Millennial-scale Arctic sea ice reconstructions do not corroborate alarmist claims of unprecedented sea ice losses in modern times.
Using sea ice biomarker proxy (IP25), scientists (Kolling et al., 2023) have determined that the sea ice extent in the Labrador Sea was nearly absent throughout the year (close to 0.0 μg/gTOC) for much of the last 9,000 years. The sea ice was lowest (~0.1 μg/gTOC) 9,300 to 8,900 years ago, and low (~0.4 μg/gTOC) from 7,500 to 4,000 years ago.
In contrast, modern sea ice now lasts 23 weeks per year and is the highest in the last 9,000+ years (~1.6 μg/gTOC).
Image Source: Kolling et al., 2023
The lack of a trend in sea ice loss across the Labrador Sea is consistent with observations that show the region has not warmed in the last 70 years (Yashayaev and Loder, 2017).
Image Source: Yashayaev and Loder, 2017
Other scientists (Wu et al., 2020) determined that from about 14,000 to 8,000 years ago, when CO2 lingered near 250 ppm, the Beaufort Sea (Arctic) was “nearly ice free throughout the year” (<0.2 PIP25) and ~4°C warmer than today in winter.
With modern (1988-2007) CO2 at ~400 ppm, this region is 70-100% ice-covered (>0.8 PIP25) for 10 to 11 months per year.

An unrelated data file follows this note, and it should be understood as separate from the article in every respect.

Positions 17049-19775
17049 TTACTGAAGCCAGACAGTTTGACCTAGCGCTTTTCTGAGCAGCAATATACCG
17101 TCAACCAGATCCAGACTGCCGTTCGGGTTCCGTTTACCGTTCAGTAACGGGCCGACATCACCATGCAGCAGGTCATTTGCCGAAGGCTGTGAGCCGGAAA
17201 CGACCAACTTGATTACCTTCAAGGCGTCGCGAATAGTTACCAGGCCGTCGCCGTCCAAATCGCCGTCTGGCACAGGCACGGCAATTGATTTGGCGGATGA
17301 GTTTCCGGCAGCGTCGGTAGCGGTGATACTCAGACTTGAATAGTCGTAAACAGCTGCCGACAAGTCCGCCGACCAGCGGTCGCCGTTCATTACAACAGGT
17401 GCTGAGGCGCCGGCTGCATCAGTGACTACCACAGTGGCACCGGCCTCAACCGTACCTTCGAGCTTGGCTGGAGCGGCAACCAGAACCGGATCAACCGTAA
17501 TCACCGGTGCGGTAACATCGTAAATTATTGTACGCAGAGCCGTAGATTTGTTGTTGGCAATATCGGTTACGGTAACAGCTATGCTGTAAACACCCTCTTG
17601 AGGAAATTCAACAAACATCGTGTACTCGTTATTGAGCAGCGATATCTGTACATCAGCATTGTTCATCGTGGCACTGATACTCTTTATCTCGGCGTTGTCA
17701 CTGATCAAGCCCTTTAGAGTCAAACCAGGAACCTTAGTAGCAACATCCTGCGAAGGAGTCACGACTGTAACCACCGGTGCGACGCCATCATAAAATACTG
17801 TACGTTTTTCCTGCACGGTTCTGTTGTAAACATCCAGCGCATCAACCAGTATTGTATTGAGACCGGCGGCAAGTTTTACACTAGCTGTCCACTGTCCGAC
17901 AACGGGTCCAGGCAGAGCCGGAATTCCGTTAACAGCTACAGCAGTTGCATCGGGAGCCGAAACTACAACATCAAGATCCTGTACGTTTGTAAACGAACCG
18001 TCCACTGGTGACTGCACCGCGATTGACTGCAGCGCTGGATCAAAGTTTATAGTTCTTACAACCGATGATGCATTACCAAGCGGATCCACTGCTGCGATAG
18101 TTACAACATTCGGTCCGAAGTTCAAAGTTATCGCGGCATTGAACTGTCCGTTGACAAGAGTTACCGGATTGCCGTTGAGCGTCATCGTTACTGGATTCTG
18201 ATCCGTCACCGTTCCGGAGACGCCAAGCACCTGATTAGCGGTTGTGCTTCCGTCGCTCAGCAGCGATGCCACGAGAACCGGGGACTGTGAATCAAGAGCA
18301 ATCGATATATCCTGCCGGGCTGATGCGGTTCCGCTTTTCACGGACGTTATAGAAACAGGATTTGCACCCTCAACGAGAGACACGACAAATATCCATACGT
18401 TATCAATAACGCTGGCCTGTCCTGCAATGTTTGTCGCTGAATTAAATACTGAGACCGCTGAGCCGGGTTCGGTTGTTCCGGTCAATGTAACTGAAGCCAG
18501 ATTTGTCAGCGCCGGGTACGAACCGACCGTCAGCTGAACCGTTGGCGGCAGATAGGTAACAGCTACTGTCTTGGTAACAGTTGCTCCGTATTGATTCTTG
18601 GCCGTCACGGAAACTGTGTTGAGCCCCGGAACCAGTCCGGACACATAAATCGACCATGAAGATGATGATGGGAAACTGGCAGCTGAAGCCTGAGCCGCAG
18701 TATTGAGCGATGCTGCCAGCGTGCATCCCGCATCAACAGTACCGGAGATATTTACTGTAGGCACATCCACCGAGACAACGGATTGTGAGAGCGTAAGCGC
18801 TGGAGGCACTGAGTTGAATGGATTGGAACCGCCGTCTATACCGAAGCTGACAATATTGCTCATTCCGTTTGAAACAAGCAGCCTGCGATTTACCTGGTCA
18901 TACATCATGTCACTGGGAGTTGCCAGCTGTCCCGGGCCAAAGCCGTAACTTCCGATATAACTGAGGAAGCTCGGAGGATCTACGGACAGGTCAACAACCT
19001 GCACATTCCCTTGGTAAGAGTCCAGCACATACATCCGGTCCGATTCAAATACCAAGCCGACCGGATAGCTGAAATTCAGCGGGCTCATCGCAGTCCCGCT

Image Source: Wu et al., 2020
Svalbard sea ice has expanded to its highest extent of the Holocene (11,700 years ago to present) during the last 500 to 700 years (Allaart et al., 2020).
The Holocene’s sea ice maximum just developed during modern times, as the authors note there has been an “increase in IP25 concentrations after c. 0.7±0.2 cal. ka BP, with a maximum in the modern sediments.”
Image Source: Allaart et al., 2020
A study site northeast of Svalbard, scientists (Brice et al., 2020) find today’s sea surface temperatures of “<0°C” are at least 4°C colder than they were just a few thousand years ago, when the Arctic was sea ice free for all but “a couple of months” every year.
Today’s sea ice monthly duration (~11 months per year) and summer sea surface temperatures (zero degrees Celsius) are among the highest and lowest (respectively) of the Holocene.